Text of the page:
Thomas Cook collapses

Thomas Cook collapses, stranding thousands around the globe

British travel firm Thomas Cook collapsed today, stranding some 600,000 holidaymakers around the globe. Thomas Cook was the world’s oldest travel firm. It filed for bankruptcy early Monday UK time, ceasing operations for vacations, bookings, and flights. 

The company shared following information on its website: “Thomas Cook UK Plc and associated UK entities have entered Compulsory Liquidation and are now under the control of the Official Receiver. The UK business has ceased trading with immediate effect and all future flights and holidays are cancelled. A dedicated support service is being provided by The Civil Aviation Authority to assist customers currently overseas and those in the UK with future bookings. Please visit: for further information.”

The company went out of business after it failed to secure a rescue package from its lenders in frantic talks that went through the weekend. “Despite huge efforts over a number of months, and further intense negotiations in recent days we have not been able to secure a deal to save our business. I know that this outcome will be devastating to many people and will cause a lot of anxiety, stress, and disruption,” said CEO Peter Fankhauser.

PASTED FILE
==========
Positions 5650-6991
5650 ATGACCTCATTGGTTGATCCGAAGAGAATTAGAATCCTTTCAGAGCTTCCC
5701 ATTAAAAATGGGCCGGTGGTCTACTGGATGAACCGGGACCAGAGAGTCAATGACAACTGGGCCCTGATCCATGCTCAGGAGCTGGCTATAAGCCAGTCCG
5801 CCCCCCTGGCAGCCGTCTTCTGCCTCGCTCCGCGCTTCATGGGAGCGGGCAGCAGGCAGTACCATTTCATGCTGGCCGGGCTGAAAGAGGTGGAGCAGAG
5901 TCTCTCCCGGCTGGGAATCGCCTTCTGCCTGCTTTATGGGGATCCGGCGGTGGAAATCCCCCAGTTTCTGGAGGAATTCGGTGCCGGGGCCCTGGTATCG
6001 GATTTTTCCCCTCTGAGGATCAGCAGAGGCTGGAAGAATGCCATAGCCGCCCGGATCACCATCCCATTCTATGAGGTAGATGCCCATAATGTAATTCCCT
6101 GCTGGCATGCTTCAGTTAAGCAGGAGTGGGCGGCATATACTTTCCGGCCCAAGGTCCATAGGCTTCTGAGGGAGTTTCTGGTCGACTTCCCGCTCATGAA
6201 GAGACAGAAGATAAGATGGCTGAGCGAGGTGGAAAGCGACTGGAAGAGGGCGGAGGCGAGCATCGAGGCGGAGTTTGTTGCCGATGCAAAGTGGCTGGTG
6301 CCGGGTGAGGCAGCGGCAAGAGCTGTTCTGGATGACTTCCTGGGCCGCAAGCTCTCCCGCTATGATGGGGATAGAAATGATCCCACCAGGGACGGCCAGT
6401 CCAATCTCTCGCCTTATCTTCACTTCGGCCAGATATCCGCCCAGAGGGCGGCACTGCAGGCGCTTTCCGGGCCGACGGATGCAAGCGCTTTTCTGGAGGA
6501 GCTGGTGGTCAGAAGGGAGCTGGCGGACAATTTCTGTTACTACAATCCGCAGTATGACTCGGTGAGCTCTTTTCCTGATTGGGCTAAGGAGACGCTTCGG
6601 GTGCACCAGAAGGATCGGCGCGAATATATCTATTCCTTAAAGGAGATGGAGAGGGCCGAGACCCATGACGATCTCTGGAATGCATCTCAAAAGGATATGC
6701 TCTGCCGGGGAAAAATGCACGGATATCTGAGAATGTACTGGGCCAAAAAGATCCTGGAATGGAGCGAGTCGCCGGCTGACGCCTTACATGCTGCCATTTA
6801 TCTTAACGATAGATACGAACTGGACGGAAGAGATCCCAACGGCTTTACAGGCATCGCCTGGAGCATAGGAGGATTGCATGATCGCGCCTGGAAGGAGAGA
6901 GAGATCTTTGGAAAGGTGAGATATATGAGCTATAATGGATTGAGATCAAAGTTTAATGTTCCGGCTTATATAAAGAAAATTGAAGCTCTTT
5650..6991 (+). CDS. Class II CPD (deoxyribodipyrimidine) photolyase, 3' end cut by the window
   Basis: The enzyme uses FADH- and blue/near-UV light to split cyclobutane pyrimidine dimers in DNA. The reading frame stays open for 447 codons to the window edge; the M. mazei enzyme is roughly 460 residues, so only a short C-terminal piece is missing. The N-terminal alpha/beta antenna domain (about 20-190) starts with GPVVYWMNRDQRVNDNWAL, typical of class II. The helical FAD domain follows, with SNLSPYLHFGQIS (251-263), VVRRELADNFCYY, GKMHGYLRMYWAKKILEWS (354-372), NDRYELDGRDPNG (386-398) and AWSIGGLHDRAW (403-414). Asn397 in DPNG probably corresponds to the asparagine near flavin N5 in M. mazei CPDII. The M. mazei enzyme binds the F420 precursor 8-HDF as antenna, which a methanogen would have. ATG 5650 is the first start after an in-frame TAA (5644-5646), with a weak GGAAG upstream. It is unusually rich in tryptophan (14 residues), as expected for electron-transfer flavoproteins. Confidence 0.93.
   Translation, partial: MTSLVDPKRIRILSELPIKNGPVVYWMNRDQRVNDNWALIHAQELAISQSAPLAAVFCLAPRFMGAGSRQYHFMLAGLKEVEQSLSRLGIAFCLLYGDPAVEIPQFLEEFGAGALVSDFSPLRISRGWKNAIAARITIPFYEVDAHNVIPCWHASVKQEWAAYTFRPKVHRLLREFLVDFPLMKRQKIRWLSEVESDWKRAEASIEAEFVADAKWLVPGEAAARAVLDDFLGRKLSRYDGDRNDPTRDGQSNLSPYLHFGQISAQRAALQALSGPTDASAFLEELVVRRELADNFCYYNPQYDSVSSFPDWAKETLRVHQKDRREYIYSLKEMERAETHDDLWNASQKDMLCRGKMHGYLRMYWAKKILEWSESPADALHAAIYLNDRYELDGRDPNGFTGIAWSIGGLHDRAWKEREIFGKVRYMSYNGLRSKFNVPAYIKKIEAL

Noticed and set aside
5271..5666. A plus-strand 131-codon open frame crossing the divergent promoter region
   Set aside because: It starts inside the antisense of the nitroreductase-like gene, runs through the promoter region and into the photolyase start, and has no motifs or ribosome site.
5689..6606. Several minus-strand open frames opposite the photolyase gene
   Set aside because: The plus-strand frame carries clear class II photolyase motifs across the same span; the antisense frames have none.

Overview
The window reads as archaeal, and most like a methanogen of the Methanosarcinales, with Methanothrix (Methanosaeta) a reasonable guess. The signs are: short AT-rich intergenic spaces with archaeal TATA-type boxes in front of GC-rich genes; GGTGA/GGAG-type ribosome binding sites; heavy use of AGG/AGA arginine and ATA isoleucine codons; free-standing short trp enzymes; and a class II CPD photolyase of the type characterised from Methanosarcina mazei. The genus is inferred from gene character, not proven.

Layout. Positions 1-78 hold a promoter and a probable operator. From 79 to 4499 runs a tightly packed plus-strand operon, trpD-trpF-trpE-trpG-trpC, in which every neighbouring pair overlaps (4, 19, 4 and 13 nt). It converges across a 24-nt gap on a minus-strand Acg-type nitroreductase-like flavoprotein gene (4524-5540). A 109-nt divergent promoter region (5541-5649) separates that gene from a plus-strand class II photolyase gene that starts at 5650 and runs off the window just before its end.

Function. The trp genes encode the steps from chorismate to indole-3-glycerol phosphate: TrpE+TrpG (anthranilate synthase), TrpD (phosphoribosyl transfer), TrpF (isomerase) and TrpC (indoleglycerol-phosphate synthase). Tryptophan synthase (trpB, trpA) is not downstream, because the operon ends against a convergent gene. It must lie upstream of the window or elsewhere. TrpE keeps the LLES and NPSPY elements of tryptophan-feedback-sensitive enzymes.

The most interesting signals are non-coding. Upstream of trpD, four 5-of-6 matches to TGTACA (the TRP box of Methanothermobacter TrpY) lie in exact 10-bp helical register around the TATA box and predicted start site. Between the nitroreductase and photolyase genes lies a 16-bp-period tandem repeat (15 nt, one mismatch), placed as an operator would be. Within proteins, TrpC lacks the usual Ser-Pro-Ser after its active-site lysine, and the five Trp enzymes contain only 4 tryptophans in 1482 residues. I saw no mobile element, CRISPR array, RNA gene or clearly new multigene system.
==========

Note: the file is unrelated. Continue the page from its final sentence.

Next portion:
China’s Fosun Group, which had led a last-ditch bid to rescue British travel firm Thomas Cook from bankruptcy, said in a statement: “Fosun is disappointed that Thomas Cook Group has not been able to find a viable solution for its proposed recapitalization with other affiliates, core lending banks, senior noteholders, and additional involved parties.”

thomas cook airlinesThomas Cook, which was already the biggest shareholder, would inject £450 million (S$770 million) into the business. In return, the Hong Kong-listed conglomerate was to acquire a 75-per cent stake in Thomas Cook’s tour operating division and 25 percent of its airline unit.

Creditors and banks were to inject another £450 million, converting their debt into a 75-per cent stake in the airline and 25 percent of the tour operating unit.

The UK’s Civil Aviation Authority (CAA) said Thomas Cook had ceased trading and the regulator and government had a fleet of planes ready to start bringing home the more than 150,000 British customers over the next two weeks.

The company currently has some 600,000 people abroad, forcing governments and insurance companies to coordinate a huge rescue operation. Thomas Cook’s collapse could also hit the tourism sectors in the company’s biggest destinations, such as Spain and Turkey.

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